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Historical Architectural Review Board (HARB)

Frequently Asked Questions

What Is the Historical Architectural Review Board?
The Historical Architectural Review Board (HARB) is a public body created by the Historic District Ordinance, its members are volunteers appointed by City Council. The Board reviews proposed new construction, demolitions, and exterior alterations to structures within the historic districts, and makes recommendations to City council based on the Allentown HARB's Guidelines for Historic Districts. If the proposed work is acceptable, City council issues a Certificate of Appropriateness, required before work begins.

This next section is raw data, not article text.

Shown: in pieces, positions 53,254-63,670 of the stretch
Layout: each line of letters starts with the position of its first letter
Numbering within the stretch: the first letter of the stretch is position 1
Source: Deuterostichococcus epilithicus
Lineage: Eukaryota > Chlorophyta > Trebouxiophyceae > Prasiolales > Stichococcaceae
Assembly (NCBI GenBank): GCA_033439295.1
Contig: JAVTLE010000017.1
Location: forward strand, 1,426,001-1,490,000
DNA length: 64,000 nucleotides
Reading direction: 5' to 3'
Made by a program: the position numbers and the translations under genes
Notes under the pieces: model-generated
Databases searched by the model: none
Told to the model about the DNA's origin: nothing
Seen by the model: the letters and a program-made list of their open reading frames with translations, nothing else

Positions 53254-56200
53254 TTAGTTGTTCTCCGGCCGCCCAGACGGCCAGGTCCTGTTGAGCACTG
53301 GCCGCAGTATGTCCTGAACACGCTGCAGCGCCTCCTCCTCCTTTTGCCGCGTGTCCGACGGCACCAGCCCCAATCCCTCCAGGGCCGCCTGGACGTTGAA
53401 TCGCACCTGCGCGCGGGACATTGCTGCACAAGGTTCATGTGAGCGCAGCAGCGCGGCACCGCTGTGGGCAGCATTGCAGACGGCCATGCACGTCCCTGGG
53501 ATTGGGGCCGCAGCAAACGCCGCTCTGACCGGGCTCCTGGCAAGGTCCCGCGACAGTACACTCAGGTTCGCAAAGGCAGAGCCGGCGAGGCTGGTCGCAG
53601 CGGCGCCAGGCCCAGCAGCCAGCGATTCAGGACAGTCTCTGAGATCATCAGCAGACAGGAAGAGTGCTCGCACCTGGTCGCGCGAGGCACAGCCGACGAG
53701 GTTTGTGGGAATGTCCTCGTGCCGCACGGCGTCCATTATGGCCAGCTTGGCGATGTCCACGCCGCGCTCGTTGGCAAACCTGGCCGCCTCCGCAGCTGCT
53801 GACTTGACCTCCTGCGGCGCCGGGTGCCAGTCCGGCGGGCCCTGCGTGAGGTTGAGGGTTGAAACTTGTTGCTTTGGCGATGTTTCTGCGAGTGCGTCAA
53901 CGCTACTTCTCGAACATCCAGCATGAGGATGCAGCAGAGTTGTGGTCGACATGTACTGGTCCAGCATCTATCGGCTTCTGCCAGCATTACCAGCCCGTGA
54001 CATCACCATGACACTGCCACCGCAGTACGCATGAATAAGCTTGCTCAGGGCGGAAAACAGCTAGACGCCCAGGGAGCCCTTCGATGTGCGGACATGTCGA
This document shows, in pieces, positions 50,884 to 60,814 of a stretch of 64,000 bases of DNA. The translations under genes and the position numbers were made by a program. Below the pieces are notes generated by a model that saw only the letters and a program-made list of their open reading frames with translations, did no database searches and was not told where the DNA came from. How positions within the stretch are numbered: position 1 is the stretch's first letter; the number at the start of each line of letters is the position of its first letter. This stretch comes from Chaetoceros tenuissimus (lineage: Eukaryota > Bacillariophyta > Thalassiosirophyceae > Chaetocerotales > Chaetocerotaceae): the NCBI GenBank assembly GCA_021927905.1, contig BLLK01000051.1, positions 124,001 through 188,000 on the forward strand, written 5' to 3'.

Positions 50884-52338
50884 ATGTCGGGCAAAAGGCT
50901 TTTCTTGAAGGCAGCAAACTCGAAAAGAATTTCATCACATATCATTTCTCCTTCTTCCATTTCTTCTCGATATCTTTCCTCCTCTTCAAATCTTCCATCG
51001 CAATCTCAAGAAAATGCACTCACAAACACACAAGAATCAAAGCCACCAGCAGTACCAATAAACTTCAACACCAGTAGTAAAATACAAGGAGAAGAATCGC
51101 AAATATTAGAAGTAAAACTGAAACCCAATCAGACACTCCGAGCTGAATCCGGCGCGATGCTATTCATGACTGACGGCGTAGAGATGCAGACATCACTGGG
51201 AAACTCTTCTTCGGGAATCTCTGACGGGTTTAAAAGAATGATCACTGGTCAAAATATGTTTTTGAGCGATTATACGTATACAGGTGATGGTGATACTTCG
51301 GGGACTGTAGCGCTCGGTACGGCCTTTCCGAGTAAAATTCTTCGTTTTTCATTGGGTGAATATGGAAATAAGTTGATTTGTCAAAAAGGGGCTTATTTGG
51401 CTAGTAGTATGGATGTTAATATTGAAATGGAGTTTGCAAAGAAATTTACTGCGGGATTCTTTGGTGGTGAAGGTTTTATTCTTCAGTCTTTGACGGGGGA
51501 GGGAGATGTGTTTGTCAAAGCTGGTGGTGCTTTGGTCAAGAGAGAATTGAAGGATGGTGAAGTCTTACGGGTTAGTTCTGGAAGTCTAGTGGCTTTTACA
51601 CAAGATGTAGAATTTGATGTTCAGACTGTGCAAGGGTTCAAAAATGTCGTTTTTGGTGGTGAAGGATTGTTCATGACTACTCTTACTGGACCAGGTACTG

Who Sits On HARB?
The HARB is composed of seven members and four alternate members. The following professionals must be on the HARB: one registered architect, one licensed real estate broker, one City of Allentown building inspector and one contractor. All of these professional positions also have an alternate member. The remaining three members are citizens with an interest in historic preservation who live or own property in one of the historic districts.

When Is HARB Review Necessary?
Any exterior changes visible from a public street or alley in the historic districts must be reviewed. Changes included:

  • A Change in Design - for example: adding a third floor dormer, enclosing a porch, replacing the existing door, putting up a satellite dish, etc.